Entity type selection isn’t as cut and dry as many aspiring business owners may initially think. Because double taxation and ownership restrictions are inherent in other entity types, many business owners have turned to the liability protection offered by forming an LLC. For your business to effectively decrease taxes, limit liability, and maximize profits, you need to perform a thorough evaluation of each entity structure based on your business’s specific circumstances. An LLC is not always the right choice of entity. You may be limiting yourself and your business.
In the not-so-distant past, entity type selection for a new business came down to a choice between a corporation or a partnership. The first limited liability company (LLC) didn’t come about until 1977 in Wyoming. And, for many years to follow, LLCs remained an unpopular choice. According to the IRS’s data, around 2.5 million returns were filed for LLCs in 2015. What changed that made it such a popular choice, the one new business owners and their attorneys often default to when setting up a new business? In 1988, the IRS ruled LLCs with two or more members would be taxed as partnerships, while those with one member would be treated as a disregarded entity. Other states followed suit, enacting LLC statutes of their own.
LLC Owners Are Subject to Self-Employment Tax
As an LLC owner, you are not permitted to pay yourself W-2 wages, nor can you deduct the wages paid to yourself. A single-member LLC operating a trade or business is subject to the tax on net earnings from self-employment. The self-employment tax rate for business owners is 15.3% of net income up to an annual threshold and 2.9% for income beyond the threshold.
For multi-owner LLCs, each active owner pays taxes on their share of the profits on their personal income tax returns. And each member must pay taxes on his or her whole distributive share each year, even if the LLC doesn’t actually distribute any or all of the money to the members. LLC owners pay twice as much self-employment tax as regular employees because employers match regular employee contributions to the self-employment tax. LLC owners may deduct half of the total amount paid in matching employee contributions from their taxable income.
Setting up owner salaries and estimated tax payments when your entity type selection is a C or an S corporation is generally a little easier. While LLCs are not able to take the Section 199A deduction based on owner-guaranteed payments, S Corporations can take advantage of the deduction based on owner salaries. Flow-through income from an S corporation is not subject to self-employment taxes, and taxes on C corporation profits occur at the entity level at a flat rate. If you’re already an LLC, keep in mind that you can elect to be taxed differently. When taxed as a sole proprietorship, partnership, or S corporation, the income passes directly to owners. Each owner owes taxes at his or her personal income tax rate on his or her share of the profits. Making an “S” election as an LLC is more straightforward than incorporating.
C Corporations Are Provided Certain Benefits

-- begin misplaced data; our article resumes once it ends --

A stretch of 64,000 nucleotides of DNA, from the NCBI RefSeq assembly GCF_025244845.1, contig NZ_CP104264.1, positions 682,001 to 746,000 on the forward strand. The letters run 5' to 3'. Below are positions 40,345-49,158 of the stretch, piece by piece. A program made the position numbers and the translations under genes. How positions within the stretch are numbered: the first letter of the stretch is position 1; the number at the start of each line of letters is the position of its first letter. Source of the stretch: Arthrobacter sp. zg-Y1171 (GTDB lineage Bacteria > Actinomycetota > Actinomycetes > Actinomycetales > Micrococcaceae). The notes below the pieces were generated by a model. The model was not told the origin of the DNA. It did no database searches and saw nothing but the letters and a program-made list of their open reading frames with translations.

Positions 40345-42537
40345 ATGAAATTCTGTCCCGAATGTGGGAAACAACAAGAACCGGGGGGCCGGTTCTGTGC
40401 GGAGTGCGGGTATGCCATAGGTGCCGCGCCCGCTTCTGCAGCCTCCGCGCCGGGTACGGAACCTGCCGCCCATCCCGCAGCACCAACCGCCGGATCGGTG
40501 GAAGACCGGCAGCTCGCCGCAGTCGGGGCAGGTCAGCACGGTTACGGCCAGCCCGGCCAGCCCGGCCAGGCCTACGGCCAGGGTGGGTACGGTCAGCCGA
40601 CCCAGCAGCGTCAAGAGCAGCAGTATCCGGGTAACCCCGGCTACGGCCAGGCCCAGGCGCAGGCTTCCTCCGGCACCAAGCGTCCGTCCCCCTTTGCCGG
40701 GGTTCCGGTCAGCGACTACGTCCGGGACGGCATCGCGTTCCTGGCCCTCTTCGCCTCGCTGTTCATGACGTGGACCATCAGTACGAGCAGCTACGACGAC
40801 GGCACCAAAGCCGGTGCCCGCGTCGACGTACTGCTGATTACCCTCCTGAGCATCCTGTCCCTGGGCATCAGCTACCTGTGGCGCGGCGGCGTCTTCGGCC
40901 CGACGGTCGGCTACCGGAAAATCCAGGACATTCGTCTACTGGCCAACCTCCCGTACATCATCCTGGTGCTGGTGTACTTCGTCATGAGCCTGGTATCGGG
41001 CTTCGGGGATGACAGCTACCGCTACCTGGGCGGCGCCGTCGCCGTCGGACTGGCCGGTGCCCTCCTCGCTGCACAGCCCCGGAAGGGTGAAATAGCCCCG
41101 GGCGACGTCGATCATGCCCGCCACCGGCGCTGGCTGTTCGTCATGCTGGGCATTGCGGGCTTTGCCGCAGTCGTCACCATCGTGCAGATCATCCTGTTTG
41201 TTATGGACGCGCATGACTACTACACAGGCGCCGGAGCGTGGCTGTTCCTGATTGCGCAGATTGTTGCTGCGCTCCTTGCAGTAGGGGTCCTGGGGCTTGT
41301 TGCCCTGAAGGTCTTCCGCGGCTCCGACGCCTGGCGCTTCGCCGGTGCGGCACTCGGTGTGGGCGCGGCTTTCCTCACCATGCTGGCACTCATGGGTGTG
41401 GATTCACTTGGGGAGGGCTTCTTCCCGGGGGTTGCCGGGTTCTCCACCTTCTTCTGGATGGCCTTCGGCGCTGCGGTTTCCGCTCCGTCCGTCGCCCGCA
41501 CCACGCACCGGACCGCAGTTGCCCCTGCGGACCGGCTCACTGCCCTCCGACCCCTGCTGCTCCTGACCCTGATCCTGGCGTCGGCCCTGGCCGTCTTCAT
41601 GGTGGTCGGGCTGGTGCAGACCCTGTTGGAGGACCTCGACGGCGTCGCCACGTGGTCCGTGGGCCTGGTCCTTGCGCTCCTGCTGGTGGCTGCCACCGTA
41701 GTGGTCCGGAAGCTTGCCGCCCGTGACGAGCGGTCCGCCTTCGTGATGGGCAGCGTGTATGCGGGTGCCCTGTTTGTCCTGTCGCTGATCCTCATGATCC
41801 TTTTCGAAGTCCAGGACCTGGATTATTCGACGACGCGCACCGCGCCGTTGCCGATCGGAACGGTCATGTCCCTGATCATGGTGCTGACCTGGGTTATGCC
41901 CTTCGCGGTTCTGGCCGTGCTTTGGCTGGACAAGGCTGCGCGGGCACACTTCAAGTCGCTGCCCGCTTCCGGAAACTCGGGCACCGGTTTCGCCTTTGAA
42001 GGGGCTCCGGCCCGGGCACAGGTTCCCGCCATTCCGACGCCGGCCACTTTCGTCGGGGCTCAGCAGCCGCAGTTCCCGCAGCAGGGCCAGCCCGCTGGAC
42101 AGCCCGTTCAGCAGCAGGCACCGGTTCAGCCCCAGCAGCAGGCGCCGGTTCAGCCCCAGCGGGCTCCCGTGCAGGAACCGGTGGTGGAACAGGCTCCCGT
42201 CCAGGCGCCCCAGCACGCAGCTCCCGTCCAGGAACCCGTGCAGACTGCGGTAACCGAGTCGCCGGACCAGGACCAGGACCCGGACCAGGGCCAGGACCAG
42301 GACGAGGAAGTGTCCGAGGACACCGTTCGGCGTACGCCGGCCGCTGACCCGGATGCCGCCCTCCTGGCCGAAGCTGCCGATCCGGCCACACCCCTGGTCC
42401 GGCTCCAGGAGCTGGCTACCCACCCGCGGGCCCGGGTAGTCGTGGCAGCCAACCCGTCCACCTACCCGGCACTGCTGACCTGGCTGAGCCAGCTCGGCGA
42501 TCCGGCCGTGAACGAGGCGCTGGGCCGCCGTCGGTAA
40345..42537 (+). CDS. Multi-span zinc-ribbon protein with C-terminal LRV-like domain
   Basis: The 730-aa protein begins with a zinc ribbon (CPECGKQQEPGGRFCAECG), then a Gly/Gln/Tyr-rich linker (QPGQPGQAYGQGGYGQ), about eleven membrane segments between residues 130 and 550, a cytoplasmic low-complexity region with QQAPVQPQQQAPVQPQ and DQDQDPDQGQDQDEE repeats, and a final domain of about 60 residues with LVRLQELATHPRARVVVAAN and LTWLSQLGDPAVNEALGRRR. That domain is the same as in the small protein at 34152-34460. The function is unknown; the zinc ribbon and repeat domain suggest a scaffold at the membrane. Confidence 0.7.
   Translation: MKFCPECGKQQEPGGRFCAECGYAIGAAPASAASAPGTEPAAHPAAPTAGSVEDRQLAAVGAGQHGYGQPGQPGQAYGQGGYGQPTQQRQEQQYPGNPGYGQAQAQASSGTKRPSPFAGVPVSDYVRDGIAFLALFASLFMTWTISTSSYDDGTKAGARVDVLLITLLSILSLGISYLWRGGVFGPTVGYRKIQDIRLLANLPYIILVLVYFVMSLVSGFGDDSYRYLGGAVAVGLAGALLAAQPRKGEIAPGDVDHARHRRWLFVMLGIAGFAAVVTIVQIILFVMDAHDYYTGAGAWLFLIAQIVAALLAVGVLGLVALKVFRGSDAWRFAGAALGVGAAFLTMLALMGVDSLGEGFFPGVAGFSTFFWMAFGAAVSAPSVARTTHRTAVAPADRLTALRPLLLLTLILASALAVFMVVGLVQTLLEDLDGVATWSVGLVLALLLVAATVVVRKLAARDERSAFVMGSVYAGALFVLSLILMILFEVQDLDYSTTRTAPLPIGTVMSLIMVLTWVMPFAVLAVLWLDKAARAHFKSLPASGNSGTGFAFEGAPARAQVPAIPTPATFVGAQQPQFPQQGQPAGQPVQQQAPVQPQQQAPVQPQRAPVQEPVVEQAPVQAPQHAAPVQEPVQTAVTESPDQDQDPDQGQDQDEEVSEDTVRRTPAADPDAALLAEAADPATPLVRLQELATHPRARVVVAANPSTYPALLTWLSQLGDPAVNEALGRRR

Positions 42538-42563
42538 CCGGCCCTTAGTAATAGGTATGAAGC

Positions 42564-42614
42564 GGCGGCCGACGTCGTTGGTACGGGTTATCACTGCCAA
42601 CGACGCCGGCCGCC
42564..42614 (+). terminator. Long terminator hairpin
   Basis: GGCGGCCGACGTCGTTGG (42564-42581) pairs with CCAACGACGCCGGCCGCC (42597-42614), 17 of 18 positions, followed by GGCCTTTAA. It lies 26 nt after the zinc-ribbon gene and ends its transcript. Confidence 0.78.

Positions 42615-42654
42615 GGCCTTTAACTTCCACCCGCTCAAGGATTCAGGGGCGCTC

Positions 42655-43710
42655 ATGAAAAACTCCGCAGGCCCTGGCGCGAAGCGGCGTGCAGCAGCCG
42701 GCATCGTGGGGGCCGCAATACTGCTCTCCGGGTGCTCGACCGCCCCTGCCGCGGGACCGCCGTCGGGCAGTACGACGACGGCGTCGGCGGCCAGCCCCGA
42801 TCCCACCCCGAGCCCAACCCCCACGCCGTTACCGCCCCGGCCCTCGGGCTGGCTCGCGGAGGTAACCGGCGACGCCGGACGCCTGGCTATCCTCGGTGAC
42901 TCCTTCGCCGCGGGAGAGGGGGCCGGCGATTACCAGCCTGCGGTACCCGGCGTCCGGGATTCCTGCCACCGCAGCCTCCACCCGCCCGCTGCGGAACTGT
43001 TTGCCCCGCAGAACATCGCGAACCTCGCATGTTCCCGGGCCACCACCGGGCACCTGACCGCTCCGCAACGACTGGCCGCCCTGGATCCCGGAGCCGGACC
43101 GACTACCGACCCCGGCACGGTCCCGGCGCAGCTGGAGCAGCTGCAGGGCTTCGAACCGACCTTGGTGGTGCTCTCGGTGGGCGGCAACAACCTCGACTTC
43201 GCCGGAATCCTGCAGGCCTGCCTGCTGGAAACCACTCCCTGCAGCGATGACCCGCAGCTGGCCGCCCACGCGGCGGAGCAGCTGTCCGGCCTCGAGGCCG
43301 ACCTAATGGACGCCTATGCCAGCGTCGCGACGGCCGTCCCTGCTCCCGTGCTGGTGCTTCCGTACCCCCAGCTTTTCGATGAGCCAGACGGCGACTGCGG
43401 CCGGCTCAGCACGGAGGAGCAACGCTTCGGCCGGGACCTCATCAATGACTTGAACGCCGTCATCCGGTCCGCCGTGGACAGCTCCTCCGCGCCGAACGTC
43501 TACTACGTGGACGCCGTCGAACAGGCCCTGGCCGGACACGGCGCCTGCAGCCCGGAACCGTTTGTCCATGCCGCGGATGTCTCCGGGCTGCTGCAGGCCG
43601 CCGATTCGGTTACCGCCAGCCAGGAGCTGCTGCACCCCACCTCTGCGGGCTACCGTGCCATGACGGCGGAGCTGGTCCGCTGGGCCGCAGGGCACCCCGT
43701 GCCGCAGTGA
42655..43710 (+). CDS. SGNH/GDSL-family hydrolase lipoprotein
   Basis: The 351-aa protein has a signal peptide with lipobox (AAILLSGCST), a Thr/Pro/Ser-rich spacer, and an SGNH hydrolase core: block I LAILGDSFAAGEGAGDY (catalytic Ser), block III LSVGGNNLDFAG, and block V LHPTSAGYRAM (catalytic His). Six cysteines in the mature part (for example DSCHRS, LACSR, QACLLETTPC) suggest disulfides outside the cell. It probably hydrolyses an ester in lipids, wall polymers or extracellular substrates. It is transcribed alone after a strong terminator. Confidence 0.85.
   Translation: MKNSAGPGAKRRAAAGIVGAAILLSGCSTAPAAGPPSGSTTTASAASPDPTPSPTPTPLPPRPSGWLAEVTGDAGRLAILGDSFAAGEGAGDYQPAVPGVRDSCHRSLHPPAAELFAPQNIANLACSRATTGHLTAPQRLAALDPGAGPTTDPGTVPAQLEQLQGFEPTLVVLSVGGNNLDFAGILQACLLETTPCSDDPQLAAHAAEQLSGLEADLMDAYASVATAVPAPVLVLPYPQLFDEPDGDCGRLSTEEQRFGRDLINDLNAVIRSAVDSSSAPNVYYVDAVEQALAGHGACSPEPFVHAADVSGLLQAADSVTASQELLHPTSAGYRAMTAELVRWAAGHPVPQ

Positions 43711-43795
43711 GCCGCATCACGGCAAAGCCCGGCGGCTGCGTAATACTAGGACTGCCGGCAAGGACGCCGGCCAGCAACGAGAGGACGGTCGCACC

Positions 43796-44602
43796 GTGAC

The Tax Cuts & Jobs Act (TCJA) reduced the top corporate income tax rate from 35% to 21%. The legislation also repealed the corporate alternative minimum tax, reduced the percentage of the dividends received deduction from 70% to 50%, and loosened the restrictions on the use of the cash method of accounting.
C corporation profits are taxed to the corporation when earned and to the shareholders when distributed as dividends. In select circumstances, the double tax still won’t affect net income as much as it would for a sole proprietor or individual in the top tax bracket, so it’s worth a thorough assessment. Retained earnings are not double taxed, meaning you might benefit from electing corporate taxation if you regularly keep a substantial amount of retained earnings. The tax treatment of fringe benefits for owners is also favorable for C corporations.
IRC Section 1202 created the “qualified small business stock” (QSBS) tax exemption, which exempts the capital gains from qualified small businesses from federal taxes. Section 1202(a) also allows a stockholder the potential to exclude up to 100% of the U.S. federal capital gains tax incurred when selling the stockholder’s stake in the start-up or small business.
Transfer of LLC Ownership May Be Challenging
Transfer of LLC ownership must occur in accordance with the LLC’s operating agreement, agreed upon by all owners, and it must be allowed in the state in which the LLC was created. Transfer of ownership for a S and C corporations can be a relatively simple process unless the bylaws of the corporation provide a restrictive right.
The decisions you make about your company in the early days are critical for your future success, including entity type selection, tax planning and compliance strategies, and planning for your exit. I work with business owners of all types to grow from start-up to successful exit. Contact me today to learn more.
Larry Andler is a Partner at LGA and has over 25 years of experience working with individuals and companies of all sizes in a variety of industries. He focuses on high net worth individuals with complex reporting challenges and their related businesses and trusts, startups, and C corporations.